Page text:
Second, the bounds and results provided seem to have ripe potential for suggesting ways to judge the quality of an augmentation without actual training. While the authors may feel that such investigation is beyond the scope of the paper, it would have been nice to see the authors elaborate/expand on this point further in the paper (some hints of this sort of discussion can be found in section 4) or discuss how to compute various components (variance reduction, bias) that go into the bound, and estimate how expensive that would be compared to actually training the network with augmentation. In fact, it would be good to know how if the authors have ideas on how to estimate the variance reduction terms in more realistic settings. This is especially relevant, since the utility of inequalities often come from bounding a quantity that is hard to compute by something that is easier to compute.

__ Correctness__: I am "fairly confident" the claims are correct. The paper does not focus on experimentation.

__ Clarity__: The paper is could be a little more reader friendly, although this reviewer sympathizes with the author's predicament of not having enough space to able to do so.

__ Relation to Prior Work__: Yes.

__ Reproducibility__: Yes

__ Additional Feedback__: There are a couple minor improvements this reviewer would like to suggest:
1. In Proposition 3.3 (line 145), \theta_0 is introduced without definition. It is defined later on at line 164, but being introduced that this point without definition can be confusing, especially because of the notation \theta_t introduced in equation (2) to mean the parameter at time step t of SGD.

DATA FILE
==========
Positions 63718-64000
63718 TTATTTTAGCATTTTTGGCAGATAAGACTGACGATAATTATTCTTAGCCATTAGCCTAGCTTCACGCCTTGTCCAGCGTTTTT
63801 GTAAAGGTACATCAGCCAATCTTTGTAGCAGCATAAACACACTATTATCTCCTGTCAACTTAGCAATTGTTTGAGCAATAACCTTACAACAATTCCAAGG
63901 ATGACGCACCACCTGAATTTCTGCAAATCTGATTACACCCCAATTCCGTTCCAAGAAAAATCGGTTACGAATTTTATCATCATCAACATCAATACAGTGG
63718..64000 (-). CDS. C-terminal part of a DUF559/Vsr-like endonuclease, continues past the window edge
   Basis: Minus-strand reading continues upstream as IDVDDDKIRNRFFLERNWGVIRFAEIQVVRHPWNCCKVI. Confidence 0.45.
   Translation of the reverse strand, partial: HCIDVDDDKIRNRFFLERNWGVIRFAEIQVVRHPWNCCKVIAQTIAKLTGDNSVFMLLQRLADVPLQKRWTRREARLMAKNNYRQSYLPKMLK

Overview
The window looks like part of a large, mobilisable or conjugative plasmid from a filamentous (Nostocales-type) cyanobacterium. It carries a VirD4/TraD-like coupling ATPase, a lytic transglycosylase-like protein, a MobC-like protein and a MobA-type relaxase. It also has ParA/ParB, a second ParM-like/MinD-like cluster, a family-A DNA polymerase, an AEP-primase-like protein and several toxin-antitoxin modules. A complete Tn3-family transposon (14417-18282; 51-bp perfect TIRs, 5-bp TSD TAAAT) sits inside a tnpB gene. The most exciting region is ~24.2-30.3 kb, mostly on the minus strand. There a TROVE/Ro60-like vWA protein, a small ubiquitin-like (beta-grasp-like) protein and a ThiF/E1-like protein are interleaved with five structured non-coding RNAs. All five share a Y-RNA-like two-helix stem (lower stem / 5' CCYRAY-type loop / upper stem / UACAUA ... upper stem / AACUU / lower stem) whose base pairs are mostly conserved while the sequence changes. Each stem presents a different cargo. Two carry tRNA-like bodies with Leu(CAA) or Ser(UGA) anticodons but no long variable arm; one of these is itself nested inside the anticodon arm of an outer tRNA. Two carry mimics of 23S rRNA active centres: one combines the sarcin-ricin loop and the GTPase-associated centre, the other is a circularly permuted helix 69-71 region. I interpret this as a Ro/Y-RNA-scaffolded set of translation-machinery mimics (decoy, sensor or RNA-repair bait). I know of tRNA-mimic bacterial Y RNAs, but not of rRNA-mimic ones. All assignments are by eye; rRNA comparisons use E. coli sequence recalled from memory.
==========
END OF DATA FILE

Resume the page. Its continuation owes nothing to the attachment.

2. The statement from line 148-149 seems to imply that
\mathbb{E}_X \tr (\Cov_g \hat{\theta}(gX)) = Var(\hat{\theta}_G) - Var(\hat{\theta}).
Should there be a minus sign on the left hand side, i.e,. shouldn't the first term on the RHS of (4) (with the minus sign present) be equal to Var(\hat{\theta}_G) - Var(\hat{\theta})?

__ Summary and Contributions__: The paper is very well written and constitute the first (to my knowledge) broad theoretical rigorous analysis of the effect of data augmentation in learning. I enjoyed reading it and I definitely recommend for publication.

__ Strengths__: The paper is a novel theoretically sound mathematical framework for the analysis of the effects of data augmentation. This is very relevant to the community since data augmentation is a common method for improving accuracy in NNs .

__ Weaknesses__: One of the most important dataset feature for their derivation is it invariance w.r.t a group transformations which I think boils down for the dataset to be a collection of orbits with respect to a group. Two related questions:
-Real word data transformations are not group transformations, but locally, if the transformation is smooth enough
the manifold associated to an object transformation locally has group-lie generators. Could
the authors reason how their results could be changed to include this scenario?
Could "local" data augmentation be reflected into a "local" loss average?
-Suppose the dataset is composed by defective orbits i.e. not complete but missing some